Dynamic Learning Maps® (DLM®) assessments are designed for students with the most significant cognitive disabilities for whom general state assessments are not appropriate, even with accommodations. DLM assessments offer these students a way to show what they know and can do in mathematics, English language arts, and science.
DLM assessments also help parents and educators establish high academic expectations for students with significant cognitive disabilities. Results from DLM assessments support interpretations about what students know and can do. Results can inform teachers’ instructional decisions while also meeting statutory requirements for reporting student achievement as required by state accountability programs.
DLM tests are designed to maximize accessibility for students with significant cognitive disabilities. Tests are built to allow multiple ways for students to demonstrate their knowledge, skills, and understandings. Test design also incorporates current research on communication in such forms as the DLM core vocabulary, a list of words that have been determined to be highly useful for communicating in both social and academic contexts. At multiple points during the assessment development process, educators from DLM partner states who have expertise in accessibility review the assessments to ensure instructional relevance and minimize barriers for students with specific needs.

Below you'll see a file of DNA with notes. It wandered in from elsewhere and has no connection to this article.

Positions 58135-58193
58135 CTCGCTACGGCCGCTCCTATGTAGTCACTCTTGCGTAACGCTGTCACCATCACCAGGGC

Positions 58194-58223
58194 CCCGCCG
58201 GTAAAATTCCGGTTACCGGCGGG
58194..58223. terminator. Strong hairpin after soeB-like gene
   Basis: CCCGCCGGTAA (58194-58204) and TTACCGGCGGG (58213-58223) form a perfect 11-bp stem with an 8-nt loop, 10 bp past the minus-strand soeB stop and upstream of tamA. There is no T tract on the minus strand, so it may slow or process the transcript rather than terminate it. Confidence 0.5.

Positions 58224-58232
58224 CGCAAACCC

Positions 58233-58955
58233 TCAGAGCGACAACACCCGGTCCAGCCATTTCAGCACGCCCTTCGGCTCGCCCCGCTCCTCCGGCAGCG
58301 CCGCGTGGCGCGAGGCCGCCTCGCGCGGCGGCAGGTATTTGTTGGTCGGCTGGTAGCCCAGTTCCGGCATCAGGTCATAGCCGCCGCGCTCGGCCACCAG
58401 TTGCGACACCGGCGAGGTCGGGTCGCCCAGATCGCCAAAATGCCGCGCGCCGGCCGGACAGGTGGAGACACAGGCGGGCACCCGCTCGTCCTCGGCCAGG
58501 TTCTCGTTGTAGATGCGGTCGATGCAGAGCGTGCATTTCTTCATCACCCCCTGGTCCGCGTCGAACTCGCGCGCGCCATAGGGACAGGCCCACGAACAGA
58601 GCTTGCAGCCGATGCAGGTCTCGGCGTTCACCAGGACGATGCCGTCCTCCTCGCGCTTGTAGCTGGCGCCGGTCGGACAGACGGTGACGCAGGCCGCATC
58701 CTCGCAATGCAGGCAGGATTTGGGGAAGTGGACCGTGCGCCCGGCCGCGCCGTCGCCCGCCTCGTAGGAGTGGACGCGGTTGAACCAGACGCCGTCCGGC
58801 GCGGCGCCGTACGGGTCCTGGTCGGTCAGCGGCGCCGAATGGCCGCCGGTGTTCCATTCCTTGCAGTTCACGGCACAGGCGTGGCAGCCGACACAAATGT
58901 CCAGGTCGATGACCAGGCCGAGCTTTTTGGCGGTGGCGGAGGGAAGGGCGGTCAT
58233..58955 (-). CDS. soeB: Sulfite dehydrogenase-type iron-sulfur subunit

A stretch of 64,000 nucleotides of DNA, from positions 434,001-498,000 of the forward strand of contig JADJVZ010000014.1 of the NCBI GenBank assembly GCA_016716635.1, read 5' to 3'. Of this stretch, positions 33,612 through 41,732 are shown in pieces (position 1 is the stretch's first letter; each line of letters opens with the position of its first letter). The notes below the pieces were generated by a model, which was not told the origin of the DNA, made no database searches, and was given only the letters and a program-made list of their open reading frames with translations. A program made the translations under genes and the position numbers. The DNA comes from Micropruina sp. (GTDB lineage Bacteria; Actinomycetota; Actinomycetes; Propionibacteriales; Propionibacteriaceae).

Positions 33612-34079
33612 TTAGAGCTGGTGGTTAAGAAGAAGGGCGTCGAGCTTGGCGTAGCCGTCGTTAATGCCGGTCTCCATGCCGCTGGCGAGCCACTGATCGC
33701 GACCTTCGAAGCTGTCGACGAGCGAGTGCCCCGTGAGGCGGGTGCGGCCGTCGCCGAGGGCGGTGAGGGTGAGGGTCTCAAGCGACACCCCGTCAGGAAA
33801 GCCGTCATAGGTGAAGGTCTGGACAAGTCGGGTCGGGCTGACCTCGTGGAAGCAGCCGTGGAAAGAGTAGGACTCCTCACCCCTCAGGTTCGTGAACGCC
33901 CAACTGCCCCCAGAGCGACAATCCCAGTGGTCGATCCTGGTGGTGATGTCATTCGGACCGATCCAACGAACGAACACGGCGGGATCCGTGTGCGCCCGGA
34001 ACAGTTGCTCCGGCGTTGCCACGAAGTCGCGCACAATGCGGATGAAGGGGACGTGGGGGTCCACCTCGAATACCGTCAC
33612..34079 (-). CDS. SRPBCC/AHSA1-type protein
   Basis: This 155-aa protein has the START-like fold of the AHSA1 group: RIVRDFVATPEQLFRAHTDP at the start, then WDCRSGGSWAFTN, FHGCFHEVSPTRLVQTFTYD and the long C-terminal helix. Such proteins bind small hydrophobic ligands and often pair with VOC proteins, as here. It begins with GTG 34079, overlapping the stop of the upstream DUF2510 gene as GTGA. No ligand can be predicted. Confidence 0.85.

During assessment administration, students have access to unique accessibility tools and supports to fit each student’s needs and preferences. Some of these tools and supports are delivered through the online assessment system while others are provided outside the system, by the teacher. Decisions about the use of these tools and supports are made for each student, typically with input from an Individualized Education Program (IEP) team.
The Dynamic Learning Maps team uses a cyclical, multi-step process to develop assessments. DLM assessments are delivered as “testlets” – short, instructionally relevant groups of items that share a common context. DLM testlets are developed using principles of evidence-centered design by subject-matter experts with additional expertise in instruction for students with significant cognitive disabilities.